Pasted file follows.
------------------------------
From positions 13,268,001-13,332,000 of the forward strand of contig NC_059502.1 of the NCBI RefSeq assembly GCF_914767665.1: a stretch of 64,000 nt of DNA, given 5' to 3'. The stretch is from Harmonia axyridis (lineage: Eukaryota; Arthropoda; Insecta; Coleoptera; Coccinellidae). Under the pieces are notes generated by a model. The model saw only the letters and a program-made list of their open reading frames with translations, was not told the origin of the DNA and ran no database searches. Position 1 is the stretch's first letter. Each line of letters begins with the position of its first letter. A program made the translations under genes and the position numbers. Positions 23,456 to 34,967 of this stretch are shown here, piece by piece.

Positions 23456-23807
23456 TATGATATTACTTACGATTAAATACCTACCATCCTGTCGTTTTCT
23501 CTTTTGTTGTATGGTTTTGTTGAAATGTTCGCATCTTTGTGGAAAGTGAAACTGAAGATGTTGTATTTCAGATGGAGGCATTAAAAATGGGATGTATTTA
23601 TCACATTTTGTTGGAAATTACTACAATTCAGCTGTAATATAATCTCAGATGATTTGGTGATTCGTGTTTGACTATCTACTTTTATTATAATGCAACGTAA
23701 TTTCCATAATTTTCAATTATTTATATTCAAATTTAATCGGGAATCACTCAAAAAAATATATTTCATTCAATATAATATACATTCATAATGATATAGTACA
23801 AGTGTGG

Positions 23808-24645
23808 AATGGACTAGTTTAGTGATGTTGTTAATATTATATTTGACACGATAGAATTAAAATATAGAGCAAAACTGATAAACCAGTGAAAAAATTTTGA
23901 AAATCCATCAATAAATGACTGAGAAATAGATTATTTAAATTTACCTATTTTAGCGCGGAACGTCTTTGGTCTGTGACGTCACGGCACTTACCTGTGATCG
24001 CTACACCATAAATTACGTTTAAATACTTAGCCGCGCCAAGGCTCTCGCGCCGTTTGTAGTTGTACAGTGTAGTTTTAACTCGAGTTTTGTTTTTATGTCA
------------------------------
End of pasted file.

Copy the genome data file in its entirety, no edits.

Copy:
From positions 13,268,001-13,332,000 of the forward strand of contig NC_059502.1 of the NCBI RefSeq assembly GCF_914767665.1: a stretch of 64,000 nt of DNA, given 5' to 3'. The stretch is from Harmonia axyridis (lineage: Eukaryota; Arthropoda; Insecta; Coleoptera; Coccinellidae). Under the pieces are notes generated by a model. The model saw only the letters and a program-made list of their open reading frames with translations, was not told the origin of the DNA and ran no database searches. Position 1 is the stretch's first letter. Each line of letters begins with the position of its first letter. A program made the translations under genes and the position numbers. Positions 23,456 to 34,967 of this stretch are shown here, piece by piece.

Positions 23456-23807
23456 TATGATATTACTTACGATTAAATACCTACCATCCTGTCGTTTTCT
23501 CTTTTGTTGTATGGTTTTGTTGAAATGTTCGCATCTTTGTGGAAAGTGAAACTGAAGATGTTGTATTTCAGATGGAGGCATTAAAAATGGGATGTATTTA
23601 TCACATTTTGTTGGAAATTACTACAATTCAGCTGTAATATAATCTCAGATGATTTGGTGATTCGTGTTTGACTATCTACTTTTATTATAATGCAACGTAA
23701 TTTCCATAATTTTCAATTATTTATATTCAAATTTAATCGGGAATCACTCAAAAAAATATATTTCATTCAATATAATATACATTCATAATGATATAGTACA
23801 AGTGTGG

Positions 23808-24645
23808 AATGGACTAGTTTAGTGATGTTGTTAATATTATATTTGACACGATAGAATTAAAATATAGAGCAAAACTGATAAACCAGTGAAAAAATTTTGA
23901 AAATCCATCAATAAATGACTGAGAAATAGATTATTTAAATTTACCTATTTTAGCGCGGAACGTCTTTGGTCTGTGACGTCACGGCACTTACCTGTGATCG
24001 CTACACCATAAATTACGTTTAAATACTTAGCCGCGCCAAGGCTCTCGCGCCGTTTGTAGTTGTACAGTGTAGTTTTAACTCGAGTTTTGTTTTTATGTCA